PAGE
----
Tête-à-tête: ‘West may once again become irrelevant to global affairs’

Frankopan says that the control of the Silk Roads had been central to the emergence of the British Empire

Mariam Shafqat April 08, 2016
Professor Peter Frankopan had visited the city to speak about his new book Silk Road: A New History of the World at the Afkar-i-Taza festival. PHOTO :EXPRESS

LAHORE: Events in the Western Europe had remained an irrelevant sideshow in global affairs as far as the time when the Roman Empire started gaining power. The Romans had also not looked up to the region.

There is a perception that what is now France was important to the Romans. However, the empire’s prestige had come from control of the upper Nile region and its relationship with the Persian empire towards the east.

These views have been expressed by Oxford University history professor Peter Frankopan.

His recent book Silk Road: A New History of the World highlights that Western Europe had been irrelevant to the great empires of the world for most of recorded history.

Frankopan says that Greek historians had focused their energies on studying Egyptian, Mesopotemian and Indus Valley civilisations.

He says his book is not just an attempt to highlight forgotten linkages of the West and the East but also to remind the reader that with time the rhythm and the relentless march of new ideas is bound to overtake the older ones.

Juxtaposing trade and power politics that had taken place along the famous Silk Road over a period of 2,000 years, Frankopan says he has tried to re-assess the importance of the route in the contemporary world.

If exploited properly through creation of a regional power bloc, he says, the routes could enable Southeast Asian states to once again make the West irrelevant in global affairs.

As a student, Frankopan says, he had not heard much about the Middle East and the Asia. “I had read up briefly on Samarkand or on the Mongols but I didn’t learn a lot about the region,” he says.

“Our world [the West] is very restrictive. It has never really attempted to explore states in the rest of the world some of which are now being categorised as emerging economies.”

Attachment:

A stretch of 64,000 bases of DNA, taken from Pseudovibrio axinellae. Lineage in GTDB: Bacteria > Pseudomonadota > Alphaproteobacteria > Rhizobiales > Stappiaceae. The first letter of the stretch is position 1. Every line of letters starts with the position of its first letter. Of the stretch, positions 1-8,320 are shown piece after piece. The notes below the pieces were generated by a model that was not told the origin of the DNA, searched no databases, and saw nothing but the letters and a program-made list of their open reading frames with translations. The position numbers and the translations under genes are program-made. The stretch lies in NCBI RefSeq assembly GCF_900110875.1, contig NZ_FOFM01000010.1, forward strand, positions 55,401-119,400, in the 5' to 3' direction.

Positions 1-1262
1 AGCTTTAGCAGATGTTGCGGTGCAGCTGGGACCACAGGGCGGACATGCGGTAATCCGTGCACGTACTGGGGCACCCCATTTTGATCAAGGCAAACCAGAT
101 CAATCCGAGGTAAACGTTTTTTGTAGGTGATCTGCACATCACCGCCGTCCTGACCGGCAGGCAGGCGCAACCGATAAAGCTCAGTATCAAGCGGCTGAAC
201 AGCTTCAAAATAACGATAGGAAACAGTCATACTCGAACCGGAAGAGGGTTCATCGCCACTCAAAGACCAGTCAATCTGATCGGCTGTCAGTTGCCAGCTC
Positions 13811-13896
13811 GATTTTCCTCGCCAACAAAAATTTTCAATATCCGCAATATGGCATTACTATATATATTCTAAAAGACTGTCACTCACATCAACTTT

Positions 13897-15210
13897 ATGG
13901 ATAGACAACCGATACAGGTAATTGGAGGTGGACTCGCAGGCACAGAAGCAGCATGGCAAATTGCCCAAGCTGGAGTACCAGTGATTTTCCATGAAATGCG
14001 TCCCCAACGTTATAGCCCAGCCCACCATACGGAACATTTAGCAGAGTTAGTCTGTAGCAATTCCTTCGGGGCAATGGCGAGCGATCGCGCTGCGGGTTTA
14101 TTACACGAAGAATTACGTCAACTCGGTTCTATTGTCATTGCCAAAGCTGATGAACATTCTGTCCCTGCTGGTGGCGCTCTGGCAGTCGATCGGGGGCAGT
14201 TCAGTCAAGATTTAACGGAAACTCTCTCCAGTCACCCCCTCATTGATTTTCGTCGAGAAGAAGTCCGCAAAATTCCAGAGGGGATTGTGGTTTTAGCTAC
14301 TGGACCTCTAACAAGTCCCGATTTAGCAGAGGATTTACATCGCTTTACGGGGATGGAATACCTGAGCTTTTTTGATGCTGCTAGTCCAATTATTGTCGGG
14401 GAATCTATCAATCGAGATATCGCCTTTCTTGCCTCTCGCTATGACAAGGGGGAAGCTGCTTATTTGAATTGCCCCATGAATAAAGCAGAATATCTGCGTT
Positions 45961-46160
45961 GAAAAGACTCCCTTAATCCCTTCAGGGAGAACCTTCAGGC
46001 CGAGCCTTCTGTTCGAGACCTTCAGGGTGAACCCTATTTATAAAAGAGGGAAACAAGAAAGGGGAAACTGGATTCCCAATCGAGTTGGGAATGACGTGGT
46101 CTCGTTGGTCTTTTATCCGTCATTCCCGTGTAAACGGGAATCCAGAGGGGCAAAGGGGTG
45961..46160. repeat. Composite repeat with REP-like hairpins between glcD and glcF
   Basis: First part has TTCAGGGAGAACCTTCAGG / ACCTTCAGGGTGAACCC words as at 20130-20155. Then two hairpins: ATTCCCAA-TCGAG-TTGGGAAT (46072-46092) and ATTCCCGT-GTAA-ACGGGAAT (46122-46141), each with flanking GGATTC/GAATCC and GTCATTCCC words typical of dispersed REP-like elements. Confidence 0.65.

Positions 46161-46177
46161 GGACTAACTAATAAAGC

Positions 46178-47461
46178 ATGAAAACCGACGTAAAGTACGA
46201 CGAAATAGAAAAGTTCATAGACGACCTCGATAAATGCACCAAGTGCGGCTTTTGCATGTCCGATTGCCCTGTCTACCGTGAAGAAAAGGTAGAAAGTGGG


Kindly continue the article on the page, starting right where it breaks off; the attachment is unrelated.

Through his research, he says, he had been led to explore the Eastern regions that were once the ‘centre of the world’.

Explaining his motivation for writing the book, he says that, on one hand, he had wanted to better understand the process of emergence of Western Europe with the rise of Enlightenment ideas, industrial revolution and democratic form of government. On the other hand, he said, he had wanted to explore reasons that led to the downfall of the East in modern historical narratives.

Frankopan says that when he visited some markets in Lahore he was reminded of the importance of the East to world affairs.

He says that the control of the Silk Roads had been central to the emergence of the British Empire.

He says many eastern cities had been beneficiaries of global trade as there was a huge demand in Europe for spices, textiles and ceramics produced in the East. He says that many grand infrastructure projects like the construction of the Wazir Khan Mosque or the Lahore Fort undertaken in the region had been a result of globalisation brought about by increased trade activity.

The announcement of the China Pakistan Economic Corridor  should be seen as a continuation of this 2,000-year-old process, he added.

He said emerging political developments signalled a shift in global affairs to a time when the West could once again become irrelevant, as it was until the 1500s.

“Pakistan has an incredibly important role to play. It has to deal with opportunities and challenges related to its strategic location,” he said.

For Frankopan, the openness of civilisations along the Silk Road to new ideas had contributed to its emergence as a route to power and prosperity. “Back then, it was okay to have multiple identities and to be fluid in one’s engagement with the world. We seem to have forgotten that in the 21st century.”

Published in The Express Tribune, April 9th, 2016.


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